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Article: An optimization model for mastication and swallowing in mammals

TitleAn optimization model for mastication and swallowing in mammals
Authors
Issue Date1997
PublisherThe Royal Society. The Journal's web site is located at http://www.pubs.royalsoc.ac.uk/index.cfm?page=1087
Citation
Royal Society of London Proceedings Biological Sciences, 1997, v. 264 n. 1389, p. 1715-1721 How to Cite?
AbstractMammalian mastication is a process combining simultaneous food comminution and lubrication. The initiation of swallowing, which is voluntary, has been thought to depend on separate thresholds for food particle size and for particle lubrication. Instead of this duality, we suggest that swallowing is initiated when it is sensed that a batch of food particles is binding together under viscous forces so as to form a bolus. Bolus formation ensures that when the food mass is swallowed, it will pass the pharyngeal region safely without risk of inhaling small particles into the lower respiratory tract. Crucial for bolus formation is food particle size reduction by mastication. This allows the tongue to pack particles together tightly by pressure against the hard palate. A major function of salivation is to fill the gradually reducing spaces between particles, so increasing viscous cohesion and promoting bolus formation. If swallowing is delayed, excessive saliva floods the bolus, separating particles and reducing cohesion. Swallowing then becomes more precarious. Our model suggests that there is an optimum moment for a mammal to swallow, defined in terms of a peak cohesive force between food particles. The model is tested on human mastication with two foods, brazil nut and raw carrot, which have very different particle size breakdown rates. The peak cohesive force is much greater with brazil nuts but both foods are predicted to be swallowed after similar numbers of chews despite the very different food particle size reductions achieved at that stage. The predicted number of chews to swallow is in broad agreement with published data.
Persistent Identifierhttp://hdl.handle.net/10722/48953
ISSN
2015 Impact Factor: 4.823
2015 SCImago Journal Rankings: 2.375
PubMed Central ID
ISI Accession Number ID

 

DC FieldValueLanguage
dc.contributor.authorPrinz, JFen_HK
dc.contributor.authorLucas, PWen_HK
dc.date.accessioned2008-06-12T06:30:36Z-
dc.date.available2008-06-12T06:30:36Z-
dc.date.issued1997en_HK
dc.identifier.citationRoyal Society of London Proceedings Biological Sciences, 1997, v. 264 n. 1389, p. 1715-1721en_HK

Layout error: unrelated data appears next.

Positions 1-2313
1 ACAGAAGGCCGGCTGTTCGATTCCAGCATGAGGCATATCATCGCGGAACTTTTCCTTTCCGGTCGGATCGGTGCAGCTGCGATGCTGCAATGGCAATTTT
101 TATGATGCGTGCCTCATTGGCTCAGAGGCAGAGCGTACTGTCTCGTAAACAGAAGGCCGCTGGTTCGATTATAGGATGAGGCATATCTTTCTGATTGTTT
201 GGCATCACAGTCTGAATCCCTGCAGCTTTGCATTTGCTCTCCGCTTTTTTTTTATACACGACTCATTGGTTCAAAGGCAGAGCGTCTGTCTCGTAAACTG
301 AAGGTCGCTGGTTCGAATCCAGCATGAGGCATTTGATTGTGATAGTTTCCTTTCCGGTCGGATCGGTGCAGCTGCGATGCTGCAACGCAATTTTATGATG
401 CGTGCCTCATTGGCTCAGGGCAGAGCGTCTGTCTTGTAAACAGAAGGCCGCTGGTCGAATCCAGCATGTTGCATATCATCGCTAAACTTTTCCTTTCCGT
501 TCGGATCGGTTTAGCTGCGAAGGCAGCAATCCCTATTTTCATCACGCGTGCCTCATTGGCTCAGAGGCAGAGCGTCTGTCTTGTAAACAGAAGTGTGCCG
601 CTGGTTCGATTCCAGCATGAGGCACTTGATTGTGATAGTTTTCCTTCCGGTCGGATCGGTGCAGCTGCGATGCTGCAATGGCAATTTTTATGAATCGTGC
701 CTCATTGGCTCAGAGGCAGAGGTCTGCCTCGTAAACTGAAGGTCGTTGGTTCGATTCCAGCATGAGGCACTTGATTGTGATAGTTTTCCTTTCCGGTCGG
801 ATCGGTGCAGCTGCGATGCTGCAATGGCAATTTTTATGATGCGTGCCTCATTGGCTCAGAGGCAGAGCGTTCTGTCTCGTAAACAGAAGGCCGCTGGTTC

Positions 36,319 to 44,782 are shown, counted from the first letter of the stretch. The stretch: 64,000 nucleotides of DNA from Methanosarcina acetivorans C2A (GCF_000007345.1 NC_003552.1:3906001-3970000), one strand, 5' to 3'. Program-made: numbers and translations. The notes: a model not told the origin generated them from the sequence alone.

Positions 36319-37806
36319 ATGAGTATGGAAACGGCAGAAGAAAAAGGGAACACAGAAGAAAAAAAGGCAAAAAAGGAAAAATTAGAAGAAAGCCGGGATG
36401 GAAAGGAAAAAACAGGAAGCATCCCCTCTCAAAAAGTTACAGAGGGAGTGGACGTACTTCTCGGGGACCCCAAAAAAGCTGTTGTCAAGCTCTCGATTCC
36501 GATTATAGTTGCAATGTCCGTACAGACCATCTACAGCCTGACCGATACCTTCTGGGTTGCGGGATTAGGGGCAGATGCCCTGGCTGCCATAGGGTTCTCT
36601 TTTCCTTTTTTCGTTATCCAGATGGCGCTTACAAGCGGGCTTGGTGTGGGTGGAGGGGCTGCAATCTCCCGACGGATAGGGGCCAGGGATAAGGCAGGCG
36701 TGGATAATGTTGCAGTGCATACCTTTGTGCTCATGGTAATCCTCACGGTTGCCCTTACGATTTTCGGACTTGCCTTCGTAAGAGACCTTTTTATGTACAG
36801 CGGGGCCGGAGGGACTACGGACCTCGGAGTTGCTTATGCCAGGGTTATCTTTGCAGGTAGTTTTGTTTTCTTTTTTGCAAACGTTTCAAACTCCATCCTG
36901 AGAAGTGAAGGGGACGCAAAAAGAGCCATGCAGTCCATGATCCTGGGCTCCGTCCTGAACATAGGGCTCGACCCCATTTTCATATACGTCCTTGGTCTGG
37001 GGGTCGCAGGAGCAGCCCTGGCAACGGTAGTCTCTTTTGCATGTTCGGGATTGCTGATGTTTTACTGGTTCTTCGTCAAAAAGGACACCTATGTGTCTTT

dc.identifier.issn0962-8452en_HK
dc.identifier.urihttp://hdl.handle.net/10722/48953-
dc.description.abstractMammalian mastication is a process combining simultaneous food comminution and lubrication. The initiation of swallowing, which is voluntary, has been thought to depend on separate thresholds for food particle size and for particle lubrication. Instead of this duality, we suggest that swallowing is initiated when it is sensed that a batch of food particles is binding together under viscous forces so as to form a bolus. Bolus formation ensures that when the food mass is swallowed, it will pass the pharyngeal region safely without risk of inhaling small particles into the lower respiratory tract. Crucial for bolus formation is food particle size reduction by mastication. This allows the tongue to pack particles together tightly by pressure against the hard palate. A major function of salivation is to fill the gradually reducing spaces between particles, so increasing viscous cohesion and promoting bolus formation. If swallowing is delayed, excessive saliva floods the bolus, separating particles and reducing cohesion. Swallowing then becomes more precarious. Our model suggests that there is an optimum moment for a mammal to swallow, defined in terms of a peak cohesive force between food particles. The model is tested on human mastication with two foods, brazil nut and raw carrot, which have very different particle size breakdown rates. The peak cohesive force is much greater with brazil nuts but both foods are predicted to be swallowed after similar numbers of chews despite the very different food particle size reductions achieved at that stage. The predicted number of chews to swallow is in broad agreement with published data.en_HK
dc.format.extent418 bytes-
dc.format.mimetypetext/html-
dc.languageengen_HK
dc.publisherThe Royal Society. The Journal's web site is located at http://www.pubs.royalsoc.ac.uk/index.cfm?page=1087en_HK
dc.rightsCreative Commons: Attribution 3.0 Hong Kong License-
dc.subject.meshDeglutition - physiologyen_HK
dc.subject.meshMastication - physiologyen_HK
dc.subject.meshMathematical Computingen_HK
dc.subject.meshModels, Biologicalen_HK
dc.subject.meshAnimalsen_HK
dc.titleAn optimization model for mastication and swallowing in mammalsen_HK
dc.typeArticleen_HK
dc.identifier.openurlhttp://library.hku.hk:4550/resserv?sid=HKU:IR&issn=0962-8452&volume=264&issue=1389&spage=1715&epage=1721&date=1997&atitle=An+optimization+model+for+mastication+and+swallowing+in+mammalsen_HK
dc.identifier.emailPrinz, JF: j.f.prinz@mds.qmw.ac.uken_HK
dc.identifier.emailLucas, PW: pwlucas@hkucc.hku.hken_HK
dc.description.naturepublished_or_final_versionen_HK
dc.identifier.doi10.1098/rspb.1997.0238en_HK
dc.identifier.pmid9447729-
dc.identifier.pmcidPMC1688744-
dc.identifier.scopuseid_2-s2.0-0031583901-
dc.identifier.hkuros31618-
dc.identifier.isiWOS:000071480200002-

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